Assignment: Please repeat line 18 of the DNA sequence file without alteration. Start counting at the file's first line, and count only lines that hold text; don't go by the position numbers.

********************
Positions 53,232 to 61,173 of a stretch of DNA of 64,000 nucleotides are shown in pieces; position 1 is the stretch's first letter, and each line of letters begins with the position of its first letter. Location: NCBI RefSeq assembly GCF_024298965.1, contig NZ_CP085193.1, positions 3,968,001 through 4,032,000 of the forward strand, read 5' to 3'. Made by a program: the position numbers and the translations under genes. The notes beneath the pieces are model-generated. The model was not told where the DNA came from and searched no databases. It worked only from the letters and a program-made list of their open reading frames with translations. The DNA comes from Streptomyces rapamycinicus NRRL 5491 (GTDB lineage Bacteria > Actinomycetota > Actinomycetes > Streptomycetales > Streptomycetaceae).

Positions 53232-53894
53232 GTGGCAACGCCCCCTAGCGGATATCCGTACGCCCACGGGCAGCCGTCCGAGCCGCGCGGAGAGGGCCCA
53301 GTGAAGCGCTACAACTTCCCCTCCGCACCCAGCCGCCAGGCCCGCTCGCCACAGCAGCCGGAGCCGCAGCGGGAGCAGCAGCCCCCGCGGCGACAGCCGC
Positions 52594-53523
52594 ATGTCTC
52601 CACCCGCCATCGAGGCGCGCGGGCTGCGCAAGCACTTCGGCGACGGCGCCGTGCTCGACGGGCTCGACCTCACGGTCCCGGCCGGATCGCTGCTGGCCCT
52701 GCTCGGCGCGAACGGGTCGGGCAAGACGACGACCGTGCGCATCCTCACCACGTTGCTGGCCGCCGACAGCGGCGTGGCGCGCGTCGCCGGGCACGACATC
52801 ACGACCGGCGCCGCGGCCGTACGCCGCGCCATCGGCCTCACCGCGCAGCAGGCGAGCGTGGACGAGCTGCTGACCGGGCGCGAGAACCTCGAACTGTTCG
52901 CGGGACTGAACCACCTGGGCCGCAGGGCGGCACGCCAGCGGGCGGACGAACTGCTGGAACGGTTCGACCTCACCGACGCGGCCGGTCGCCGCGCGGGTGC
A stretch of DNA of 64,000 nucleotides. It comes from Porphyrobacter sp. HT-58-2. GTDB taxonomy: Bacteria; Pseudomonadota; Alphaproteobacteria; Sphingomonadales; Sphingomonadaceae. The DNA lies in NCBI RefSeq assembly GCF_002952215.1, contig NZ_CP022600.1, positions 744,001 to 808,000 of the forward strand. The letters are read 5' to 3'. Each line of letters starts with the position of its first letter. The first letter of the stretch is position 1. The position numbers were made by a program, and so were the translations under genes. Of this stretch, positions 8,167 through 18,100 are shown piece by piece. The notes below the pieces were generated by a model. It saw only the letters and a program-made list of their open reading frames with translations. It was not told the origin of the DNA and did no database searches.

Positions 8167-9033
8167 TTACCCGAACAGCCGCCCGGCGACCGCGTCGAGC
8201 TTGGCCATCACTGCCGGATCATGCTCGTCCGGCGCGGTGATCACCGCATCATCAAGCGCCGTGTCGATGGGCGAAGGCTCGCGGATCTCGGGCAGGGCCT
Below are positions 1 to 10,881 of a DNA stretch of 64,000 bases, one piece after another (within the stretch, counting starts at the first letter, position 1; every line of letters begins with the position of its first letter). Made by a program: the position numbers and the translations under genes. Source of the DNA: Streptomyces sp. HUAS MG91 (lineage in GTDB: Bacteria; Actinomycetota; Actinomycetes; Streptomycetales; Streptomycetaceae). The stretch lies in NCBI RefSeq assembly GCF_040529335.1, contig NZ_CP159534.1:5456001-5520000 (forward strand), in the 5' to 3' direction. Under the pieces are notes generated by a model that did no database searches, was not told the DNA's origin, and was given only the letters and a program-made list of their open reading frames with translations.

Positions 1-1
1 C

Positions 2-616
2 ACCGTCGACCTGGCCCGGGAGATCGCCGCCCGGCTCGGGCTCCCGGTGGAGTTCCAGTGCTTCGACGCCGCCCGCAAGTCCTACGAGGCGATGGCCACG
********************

Positions 2-616